Despite this, participation in bowel screening is very low. Men are less likely to complete their bowel screening than women – just 55% of men take part, compared to 60% of women.

Improved methods of bowel screening are in the pipeline, but until they are introduced we would urge all men (and women) to return their screening kit when they receive it.

Why isn’t there a screening programme for prostate cancer?

With so many men diagnosed with prostate cancer every year, it’s fair to wonder why there isn’t a screening programme for the disease.

Men who are worried about prostate cancer can ask their doctor for a PSA test. This is a blood test that measures the levels of a protein called ‘prostate-specific antigen’ (PSA).

PSA is made in the prostate gland, and some will leak into the blood. If the blood test shows that the PSA level in the blood is high, then further tests may be needed, such as a biopsy. A biopsy involves taking small samples of the prostate and checking them for cancer.

Currently, there isn’t any evidence to say screening using the PSA test would save lives. Indeed, it can lead to many men being diagnosed with a cancer that may never have caused symptoms and would never have needed treatment. This is called over diagnosis.

Before a national screening programme for prostate cancer can be introduced, a more reliable test must be found, and until then, men must be aware of the symptoms of the disease and see their doctor if they are worried.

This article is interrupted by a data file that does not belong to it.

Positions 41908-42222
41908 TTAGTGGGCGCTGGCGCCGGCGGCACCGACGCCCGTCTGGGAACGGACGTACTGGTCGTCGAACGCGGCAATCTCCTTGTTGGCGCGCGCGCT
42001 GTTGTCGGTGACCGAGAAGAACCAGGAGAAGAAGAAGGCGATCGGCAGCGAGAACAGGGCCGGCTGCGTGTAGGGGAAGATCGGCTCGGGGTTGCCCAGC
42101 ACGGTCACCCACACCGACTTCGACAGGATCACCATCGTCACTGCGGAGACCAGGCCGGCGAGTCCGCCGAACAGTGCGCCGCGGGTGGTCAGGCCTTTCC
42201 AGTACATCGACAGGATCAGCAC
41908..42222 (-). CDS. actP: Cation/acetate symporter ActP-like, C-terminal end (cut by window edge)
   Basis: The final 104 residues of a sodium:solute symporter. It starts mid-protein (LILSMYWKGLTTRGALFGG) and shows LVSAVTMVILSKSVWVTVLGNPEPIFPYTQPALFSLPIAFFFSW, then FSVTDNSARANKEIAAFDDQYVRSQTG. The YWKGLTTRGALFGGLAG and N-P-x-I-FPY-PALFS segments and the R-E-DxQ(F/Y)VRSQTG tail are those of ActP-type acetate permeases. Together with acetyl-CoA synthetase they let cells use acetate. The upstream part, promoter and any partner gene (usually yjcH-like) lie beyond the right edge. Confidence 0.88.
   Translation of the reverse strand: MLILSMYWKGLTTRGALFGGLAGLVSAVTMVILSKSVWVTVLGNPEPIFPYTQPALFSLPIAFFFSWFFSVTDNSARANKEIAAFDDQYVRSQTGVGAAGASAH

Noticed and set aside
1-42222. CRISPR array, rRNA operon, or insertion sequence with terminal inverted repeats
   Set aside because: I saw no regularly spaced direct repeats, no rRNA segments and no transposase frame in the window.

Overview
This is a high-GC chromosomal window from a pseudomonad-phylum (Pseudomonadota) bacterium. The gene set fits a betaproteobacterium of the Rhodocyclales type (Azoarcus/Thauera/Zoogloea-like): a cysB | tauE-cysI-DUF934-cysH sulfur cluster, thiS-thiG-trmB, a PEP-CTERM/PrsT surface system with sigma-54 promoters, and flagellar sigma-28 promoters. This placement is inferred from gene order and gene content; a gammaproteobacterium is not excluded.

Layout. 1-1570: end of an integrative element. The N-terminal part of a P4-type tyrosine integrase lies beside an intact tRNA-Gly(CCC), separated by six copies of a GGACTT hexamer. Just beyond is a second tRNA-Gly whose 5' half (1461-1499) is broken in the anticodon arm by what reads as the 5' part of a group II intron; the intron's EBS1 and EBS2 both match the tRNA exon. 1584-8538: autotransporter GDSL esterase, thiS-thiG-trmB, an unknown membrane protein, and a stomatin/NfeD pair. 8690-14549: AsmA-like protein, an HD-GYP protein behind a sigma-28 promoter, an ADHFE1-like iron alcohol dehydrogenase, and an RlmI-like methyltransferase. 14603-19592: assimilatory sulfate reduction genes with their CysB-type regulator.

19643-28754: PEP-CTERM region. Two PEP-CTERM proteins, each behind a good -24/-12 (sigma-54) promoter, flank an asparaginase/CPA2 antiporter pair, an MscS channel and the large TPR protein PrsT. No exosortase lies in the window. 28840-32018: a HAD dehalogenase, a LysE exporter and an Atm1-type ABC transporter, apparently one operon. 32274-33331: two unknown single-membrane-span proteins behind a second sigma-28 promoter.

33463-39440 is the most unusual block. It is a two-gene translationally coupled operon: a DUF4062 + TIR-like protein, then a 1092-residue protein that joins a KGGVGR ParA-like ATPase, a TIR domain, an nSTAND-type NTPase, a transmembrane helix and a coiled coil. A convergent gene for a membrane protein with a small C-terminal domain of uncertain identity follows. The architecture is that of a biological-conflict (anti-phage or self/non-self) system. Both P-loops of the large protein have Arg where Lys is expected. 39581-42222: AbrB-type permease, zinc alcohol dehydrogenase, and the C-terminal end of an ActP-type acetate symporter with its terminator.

You can read more about the pros and cons of the PSA test here.

The Future

Yorkshire Cancer Research is dedicated to promoting healthy lifestyles and increasing the early detection of cancer in Yorkshire by funding research and community health programmes.

Our Wise Up To Cancer programme, carried out in community, pharmacy and GP settings, aims to:

  • Lower cancer risk by promoting healthy lifestyles
  • Spot cancer early by encouraging people to take part in their cancer screening and look out for cancer signs and symptoms

Our ABACUS research project is also carrying out health checks in deprived communities in Yorkshire to see if an interactive online questionnaire can increase early diagnosis.

Since lung cancer is a huge problem in our region, we are running a campaign to encourage people to switch from smoking to vaping. Our Vape to Quit campaign is backing evidence from Public Health England stating that e-cigarettes are at least 95% safer than smoking.

In September, we will launch the UK’s only, and the world’s third largest, lung screening trial, which will test lung screening carried out in mobile vans located in communities in Leeds. At the same time, we will launch a major lung cancer campaign in Hull, which will aim to improve knowledge of symptoms among the general public.

We’re also funding research to understand how we can improve the early diagnosis of bowel cancer – from testing new methods to increase screening participation in Bradford to identifying why people in rural areasof North Yorkshire are diagnosed with the disease at a late stage.

By reaching out to men in their local communities, we hope to raise awareness of cancer and how we can all play a part in improving outcomes.

If we can increase early diagnosis, we can save lives across Yorkshire – and the first step is being able to talk about cancer, knowing what’s not normal for us and being confident enough to seek help if we’re worried.